July 31, 2014
Thursday, July 31, 2014
FOR IMMEDIATE RELEASECONTACT: Sarah Howard, Office of Senator Kirk Watson: (512) 463-0114
While we’ve been successful in getting numerous major transportation projects funded and to construction over the past five years, there is much more to be done. I’m doing everything I can to bring about more solutions, almost every idea is worth considering and we’ll need a variety of types of projects and programs to truly make a dent in congestion.
Today, the Transportation Commission considered efforts that could help ease our daily commute in Central Texas. I strongly supported and encouraged TxDOT’s toll reduction pilot to incent big-rigs to get off of IH-35 and onto SH 130. I worked to find additional funds when the program was running out of money earlier this spring. I also asked and advocated for TxDOT to include a request for funding in its appropriations request to the next legislature. I plan to introduce legislation in the 2015 session that will continue the program. I’m pleased that TxDOT included this funding request in their draft appropriations request, which we anticipate will be finalized at the August Commission meeting.
Last session, I introduced a bill that would have required TxDOT to implement a pilot work-trip reduction program. TxDOT leadership agreed that it was a good idea and set to work on developing a robust work-trip reduction pilot program for their employees in the Austin area. With hundreds of employees at various locations around the region, this program can help improve mobility, reduce air pollution and serve as a model to other state agencies as well as private employers. The pilot will be well documented to identify best practices, lessons learned and impact. As a first step, a telework program will begin this fall, with a more robust pilot including multiple trip-reduction strategies implemented in 2015.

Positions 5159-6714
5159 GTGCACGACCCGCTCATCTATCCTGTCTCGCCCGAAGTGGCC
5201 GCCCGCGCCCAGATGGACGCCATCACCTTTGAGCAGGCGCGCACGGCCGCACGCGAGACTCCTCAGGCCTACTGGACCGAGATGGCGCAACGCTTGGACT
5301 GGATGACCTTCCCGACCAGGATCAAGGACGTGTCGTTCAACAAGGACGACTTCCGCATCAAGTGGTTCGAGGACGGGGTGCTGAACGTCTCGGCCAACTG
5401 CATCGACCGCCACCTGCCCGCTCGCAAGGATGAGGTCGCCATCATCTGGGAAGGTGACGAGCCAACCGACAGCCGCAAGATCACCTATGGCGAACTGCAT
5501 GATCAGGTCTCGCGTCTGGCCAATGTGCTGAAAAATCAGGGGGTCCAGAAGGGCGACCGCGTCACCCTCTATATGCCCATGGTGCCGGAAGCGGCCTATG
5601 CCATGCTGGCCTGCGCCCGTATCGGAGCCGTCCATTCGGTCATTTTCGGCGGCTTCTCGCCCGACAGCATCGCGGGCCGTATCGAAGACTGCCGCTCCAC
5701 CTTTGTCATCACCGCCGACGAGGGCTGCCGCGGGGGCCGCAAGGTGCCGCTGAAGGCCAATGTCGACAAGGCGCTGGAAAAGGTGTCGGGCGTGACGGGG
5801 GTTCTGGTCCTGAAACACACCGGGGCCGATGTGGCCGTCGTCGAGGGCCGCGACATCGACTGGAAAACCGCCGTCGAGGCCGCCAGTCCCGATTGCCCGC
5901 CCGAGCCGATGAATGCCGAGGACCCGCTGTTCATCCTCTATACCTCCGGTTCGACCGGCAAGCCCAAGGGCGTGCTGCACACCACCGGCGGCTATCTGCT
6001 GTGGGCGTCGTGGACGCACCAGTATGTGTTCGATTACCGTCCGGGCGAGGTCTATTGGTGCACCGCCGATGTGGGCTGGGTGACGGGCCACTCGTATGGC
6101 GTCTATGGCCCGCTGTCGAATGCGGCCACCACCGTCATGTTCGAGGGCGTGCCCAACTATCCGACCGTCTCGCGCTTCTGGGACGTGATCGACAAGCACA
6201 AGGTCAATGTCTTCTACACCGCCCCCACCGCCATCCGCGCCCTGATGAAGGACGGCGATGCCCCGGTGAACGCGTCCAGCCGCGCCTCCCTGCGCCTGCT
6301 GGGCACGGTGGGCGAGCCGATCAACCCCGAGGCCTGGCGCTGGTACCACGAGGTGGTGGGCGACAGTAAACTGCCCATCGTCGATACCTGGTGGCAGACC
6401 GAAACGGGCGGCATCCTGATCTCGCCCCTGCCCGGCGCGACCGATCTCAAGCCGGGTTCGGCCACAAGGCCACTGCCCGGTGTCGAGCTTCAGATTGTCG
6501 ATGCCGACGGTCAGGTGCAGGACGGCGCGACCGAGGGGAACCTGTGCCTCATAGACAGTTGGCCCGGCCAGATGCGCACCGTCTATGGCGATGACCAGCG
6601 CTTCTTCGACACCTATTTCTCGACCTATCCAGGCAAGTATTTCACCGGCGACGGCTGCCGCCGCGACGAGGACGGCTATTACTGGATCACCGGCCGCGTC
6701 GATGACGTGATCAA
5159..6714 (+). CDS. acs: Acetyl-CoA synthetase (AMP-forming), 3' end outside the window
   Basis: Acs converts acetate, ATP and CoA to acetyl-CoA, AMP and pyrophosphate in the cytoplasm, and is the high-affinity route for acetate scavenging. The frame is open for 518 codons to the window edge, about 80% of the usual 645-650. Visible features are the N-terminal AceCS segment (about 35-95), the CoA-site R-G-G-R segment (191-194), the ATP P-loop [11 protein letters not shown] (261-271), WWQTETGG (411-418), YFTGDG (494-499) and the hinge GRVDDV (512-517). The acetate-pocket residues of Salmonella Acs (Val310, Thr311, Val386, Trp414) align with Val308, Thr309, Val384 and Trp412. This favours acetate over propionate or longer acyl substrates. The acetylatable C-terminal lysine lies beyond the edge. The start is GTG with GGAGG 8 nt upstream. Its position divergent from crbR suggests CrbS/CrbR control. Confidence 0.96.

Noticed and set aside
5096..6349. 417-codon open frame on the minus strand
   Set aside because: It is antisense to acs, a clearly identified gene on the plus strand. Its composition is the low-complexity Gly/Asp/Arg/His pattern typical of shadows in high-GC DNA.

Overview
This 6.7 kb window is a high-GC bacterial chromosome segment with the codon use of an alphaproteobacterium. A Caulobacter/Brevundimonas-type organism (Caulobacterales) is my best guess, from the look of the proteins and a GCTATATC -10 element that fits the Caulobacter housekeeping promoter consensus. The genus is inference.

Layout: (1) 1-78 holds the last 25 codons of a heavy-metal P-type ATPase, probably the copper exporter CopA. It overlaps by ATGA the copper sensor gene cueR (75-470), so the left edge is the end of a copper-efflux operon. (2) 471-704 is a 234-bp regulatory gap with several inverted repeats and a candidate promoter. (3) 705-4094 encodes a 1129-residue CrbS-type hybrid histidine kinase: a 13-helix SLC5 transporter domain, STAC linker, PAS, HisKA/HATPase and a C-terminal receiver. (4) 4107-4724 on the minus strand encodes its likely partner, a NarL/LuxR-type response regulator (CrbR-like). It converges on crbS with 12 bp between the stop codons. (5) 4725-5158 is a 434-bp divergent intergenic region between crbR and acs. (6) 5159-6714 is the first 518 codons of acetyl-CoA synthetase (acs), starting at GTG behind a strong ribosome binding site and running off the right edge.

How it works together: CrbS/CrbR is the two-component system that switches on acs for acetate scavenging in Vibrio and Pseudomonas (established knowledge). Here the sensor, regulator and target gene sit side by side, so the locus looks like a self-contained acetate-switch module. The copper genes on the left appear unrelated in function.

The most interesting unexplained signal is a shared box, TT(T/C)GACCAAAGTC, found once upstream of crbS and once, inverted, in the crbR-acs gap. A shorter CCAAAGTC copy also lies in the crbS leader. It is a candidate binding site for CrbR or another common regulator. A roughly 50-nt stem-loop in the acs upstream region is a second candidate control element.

Also, Texans will have the opportunity in November to direct a portion of the revenue already coming to the state from oil and gas severance taxes to help pay for additional transportation projects through a constitutional amendment. The Commission appointed a working group of local level transportation stakeholders with specific issue expertise such as freight, urban congestion, ports and energy producing areas to consider potential methods for distributing those funds around the state. Trying to look at the glass half full, the good news about having some of the most congested roads in the state and being a fast growth community is that it’s broadly recognized that we need our fair share of those funds.